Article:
Of the more than 30 books that former President Jimmy Carter has written since leaving office, I started with his 537-page White House Diary, which he promoted on a book tour in 2010. I couldn't pass up the opportunity to meet him at a book signing because I was afraid of tackling such a long book about politics. White House Diary remained in my pile of books to read until Jimmy Carter's announcement that he had cancer motivated me to tackle it: I wanted to finish this book before he died. (I know, morose!)
While cleaning out the attic, Jimmy Carter discovered 5,000 pages of transcripts covering every day he served as the 39th president of the United States (1977-1981). His secretary was tasked with typing out his recorded thoughts as he kept a daily diary. Jimmy Carter was the first full-term president I ever experienced, but I don't remember him from that time. I only know him as a philanthropist: the guy who builds houses for Habitat for Humanity and saves lives in Africa by ridding the world of the Guinea worm. I've always liked that Jimmy Carter.
No matter your party affiliation, this book is a fascinating and informative read. It's well organized, starting with a chronological list of important events and milestones achieved while in office and a list of the senior officials with whom he worked. I barely recognized any of the names on the list, but I forged ahead anyway. The thing that makes this book less intimidating is its format. It's split up by year and by day, just like any journal, so the information is easily digestible in short chunks. It helps that Mr. Carter is a clear speaker and writer. He distilled the full 5,000 pages (which you can view at the Jimmy Carter Presidential Library and Museum in Atlanta, Georgia) and provides his reflections on various topics and events. At times, he offers recent data or advances (and setbacks) made by subsequent administrations, giving the reader points of reference. If Jimmy Carter were my teacher, I'd probably have done better in history class.
White House Diary reveals the insanity and drama of being the president of the United States: spending your day in meetings about unrelated, complicated topics, receiving and reading massive briefings, and making quick decisions that at times determine the fate of the country or even the world. Jimmy Carter negotiated a peace treaty between Israel and Egypt that still stands today, and the Iran hostage crisis that dogged his reelection campaign still haunts him. I don't want this job, but Jimmy Carter was pretty good at it.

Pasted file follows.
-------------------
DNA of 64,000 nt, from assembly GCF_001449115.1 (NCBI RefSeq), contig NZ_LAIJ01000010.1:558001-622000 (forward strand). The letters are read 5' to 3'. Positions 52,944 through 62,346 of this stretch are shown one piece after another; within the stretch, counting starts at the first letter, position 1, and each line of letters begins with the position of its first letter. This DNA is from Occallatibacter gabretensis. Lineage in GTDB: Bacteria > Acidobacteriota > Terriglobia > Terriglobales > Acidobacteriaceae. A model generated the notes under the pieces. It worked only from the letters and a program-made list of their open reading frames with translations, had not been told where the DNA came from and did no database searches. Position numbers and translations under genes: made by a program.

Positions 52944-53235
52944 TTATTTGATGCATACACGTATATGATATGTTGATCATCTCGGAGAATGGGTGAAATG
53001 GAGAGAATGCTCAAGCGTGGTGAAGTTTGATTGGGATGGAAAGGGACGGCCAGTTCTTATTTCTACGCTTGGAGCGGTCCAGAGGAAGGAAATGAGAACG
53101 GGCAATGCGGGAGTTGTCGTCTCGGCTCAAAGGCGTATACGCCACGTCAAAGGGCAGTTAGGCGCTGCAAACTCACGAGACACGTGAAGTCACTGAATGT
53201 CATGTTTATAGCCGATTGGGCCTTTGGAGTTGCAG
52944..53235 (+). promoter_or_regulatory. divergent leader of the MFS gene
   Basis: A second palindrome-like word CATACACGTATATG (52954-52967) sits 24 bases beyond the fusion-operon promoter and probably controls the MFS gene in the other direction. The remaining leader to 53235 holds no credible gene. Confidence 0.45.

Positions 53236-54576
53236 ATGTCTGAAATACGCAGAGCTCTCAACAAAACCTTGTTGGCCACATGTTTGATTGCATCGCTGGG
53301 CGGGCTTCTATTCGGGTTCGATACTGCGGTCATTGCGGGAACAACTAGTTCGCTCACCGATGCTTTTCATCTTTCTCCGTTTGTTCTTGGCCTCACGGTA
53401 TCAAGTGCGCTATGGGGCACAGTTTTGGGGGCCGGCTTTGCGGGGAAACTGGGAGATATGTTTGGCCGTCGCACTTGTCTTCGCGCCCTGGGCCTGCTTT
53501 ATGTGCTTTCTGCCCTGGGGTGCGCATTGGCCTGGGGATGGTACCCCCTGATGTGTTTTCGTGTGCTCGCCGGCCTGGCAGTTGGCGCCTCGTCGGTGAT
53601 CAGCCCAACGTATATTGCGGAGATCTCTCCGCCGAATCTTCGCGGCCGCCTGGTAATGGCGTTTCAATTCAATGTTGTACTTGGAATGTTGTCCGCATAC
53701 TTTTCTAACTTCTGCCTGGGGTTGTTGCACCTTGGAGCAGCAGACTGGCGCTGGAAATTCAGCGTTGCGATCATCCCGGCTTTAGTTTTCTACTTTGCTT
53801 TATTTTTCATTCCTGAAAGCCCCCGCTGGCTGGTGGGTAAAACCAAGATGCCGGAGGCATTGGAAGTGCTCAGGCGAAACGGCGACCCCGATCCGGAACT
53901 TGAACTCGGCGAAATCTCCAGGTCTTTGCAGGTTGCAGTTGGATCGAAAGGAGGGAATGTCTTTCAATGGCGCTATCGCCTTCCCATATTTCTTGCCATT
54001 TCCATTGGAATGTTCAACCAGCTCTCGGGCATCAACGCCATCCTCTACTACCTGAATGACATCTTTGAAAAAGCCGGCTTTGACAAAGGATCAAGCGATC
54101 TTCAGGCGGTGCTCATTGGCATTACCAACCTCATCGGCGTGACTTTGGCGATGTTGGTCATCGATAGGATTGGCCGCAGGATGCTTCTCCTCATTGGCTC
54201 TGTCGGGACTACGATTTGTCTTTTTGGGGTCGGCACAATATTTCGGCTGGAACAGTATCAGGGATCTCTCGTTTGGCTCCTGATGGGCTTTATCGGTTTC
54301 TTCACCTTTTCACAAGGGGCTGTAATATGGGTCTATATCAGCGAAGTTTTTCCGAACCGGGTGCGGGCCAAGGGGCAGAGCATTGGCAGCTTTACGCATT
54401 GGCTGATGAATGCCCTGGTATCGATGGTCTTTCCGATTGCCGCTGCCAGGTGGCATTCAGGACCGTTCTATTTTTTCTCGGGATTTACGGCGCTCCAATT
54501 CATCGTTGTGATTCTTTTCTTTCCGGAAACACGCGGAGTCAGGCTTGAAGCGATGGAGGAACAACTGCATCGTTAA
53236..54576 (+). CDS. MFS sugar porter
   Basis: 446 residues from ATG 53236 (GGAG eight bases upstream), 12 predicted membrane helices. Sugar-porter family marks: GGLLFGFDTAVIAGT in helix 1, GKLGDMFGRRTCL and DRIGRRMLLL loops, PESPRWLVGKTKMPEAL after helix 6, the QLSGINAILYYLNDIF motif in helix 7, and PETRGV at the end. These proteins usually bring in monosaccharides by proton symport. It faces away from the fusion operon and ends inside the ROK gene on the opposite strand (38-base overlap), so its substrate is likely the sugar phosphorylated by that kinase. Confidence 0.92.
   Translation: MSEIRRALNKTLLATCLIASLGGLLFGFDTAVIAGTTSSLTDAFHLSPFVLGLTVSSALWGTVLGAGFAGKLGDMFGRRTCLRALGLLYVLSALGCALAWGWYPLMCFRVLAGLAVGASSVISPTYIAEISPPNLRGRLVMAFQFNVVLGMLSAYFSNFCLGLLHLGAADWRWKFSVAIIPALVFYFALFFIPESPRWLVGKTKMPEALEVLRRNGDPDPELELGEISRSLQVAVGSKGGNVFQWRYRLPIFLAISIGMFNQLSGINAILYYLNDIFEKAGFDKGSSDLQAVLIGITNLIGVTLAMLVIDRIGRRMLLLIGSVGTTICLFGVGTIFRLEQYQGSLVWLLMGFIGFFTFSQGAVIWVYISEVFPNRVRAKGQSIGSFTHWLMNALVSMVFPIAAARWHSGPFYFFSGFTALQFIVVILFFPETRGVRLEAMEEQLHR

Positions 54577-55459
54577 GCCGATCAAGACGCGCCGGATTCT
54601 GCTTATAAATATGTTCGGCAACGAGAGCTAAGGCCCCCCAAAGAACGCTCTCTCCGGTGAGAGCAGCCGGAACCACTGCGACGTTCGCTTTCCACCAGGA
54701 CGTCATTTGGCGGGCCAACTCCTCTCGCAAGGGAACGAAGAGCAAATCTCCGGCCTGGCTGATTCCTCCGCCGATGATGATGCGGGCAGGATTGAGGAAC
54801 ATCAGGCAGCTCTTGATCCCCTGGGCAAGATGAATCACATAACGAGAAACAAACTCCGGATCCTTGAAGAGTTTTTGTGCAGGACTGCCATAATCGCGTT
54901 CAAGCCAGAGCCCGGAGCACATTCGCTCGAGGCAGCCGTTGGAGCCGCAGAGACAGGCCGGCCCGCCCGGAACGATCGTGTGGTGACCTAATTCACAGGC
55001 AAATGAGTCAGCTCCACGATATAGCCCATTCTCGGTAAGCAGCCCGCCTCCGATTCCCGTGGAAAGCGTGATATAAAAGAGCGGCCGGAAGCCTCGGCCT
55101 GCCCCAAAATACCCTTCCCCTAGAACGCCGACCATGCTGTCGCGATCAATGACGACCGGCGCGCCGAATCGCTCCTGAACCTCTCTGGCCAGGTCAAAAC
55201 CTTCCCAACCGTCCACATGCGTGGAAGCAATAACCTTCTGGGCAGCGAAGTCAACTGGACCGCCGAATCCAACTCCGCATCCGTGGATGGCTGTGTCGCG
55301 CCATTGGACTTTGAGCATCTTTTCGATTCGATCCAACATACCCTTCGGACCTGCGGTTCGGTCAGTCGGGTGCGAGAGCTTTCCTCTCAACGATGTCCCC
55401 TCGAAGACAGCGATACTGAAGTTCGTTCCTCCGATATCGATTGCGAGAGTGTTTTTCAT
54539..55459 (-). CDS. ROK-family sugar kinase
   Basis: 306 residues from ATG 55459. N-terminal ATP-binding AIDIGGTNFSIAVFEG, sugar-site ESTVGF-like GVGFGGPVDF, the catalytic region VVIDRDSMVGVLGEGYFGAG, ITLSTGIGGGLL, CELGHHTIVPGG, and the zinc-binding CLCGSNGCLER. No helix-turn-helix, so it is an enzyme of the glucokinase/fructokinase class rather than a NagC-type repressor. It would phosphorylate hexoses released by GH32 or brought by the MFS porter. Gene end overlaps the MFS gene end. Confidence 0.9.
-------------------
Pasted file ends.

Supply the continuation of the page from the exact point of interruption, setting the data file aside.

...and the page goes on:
White House Diary includes everything, from all-nighters spent negotiating legislation to time off enjoyed with family. These entries reflect Jimmy Carter's kindness and sense of humor along with the tenacity, determination, and decisiveness needed for a leader. I was exciting to learn how integral his wife Rosalynn was to her husband's campaigns and overall office administration while accomplishing her own initiatives to improve health care for people with mental illness and the elderly. Even his mother Lillian got some things done by charming country leaders, diplomats, and other stakeholders around the world. The book ends with an afterword, where Mr. Carter reflects on his time as president with objectivity and humility that made me wish he got four more years.
By the time I finished White House Diary, I concluded that Jimmy Carter is an admirable overachiever. On any typical day during his administration, he might jog for miles at the crack of dawn, process paperwork, endure meetings, read an entire book, catch some fish, negotiate peace and renewable energy, sign acceptable legislation into law, or see a show at the Kennedy Center. These days, when he's not traveling the world or building houses and furniture, he teaches Sunday School in his hometown of Plains, Georgia. Before a recent class, he added another accomplishment to his list of many, announcing that he got rid of his cancer. I didn't expect anything less.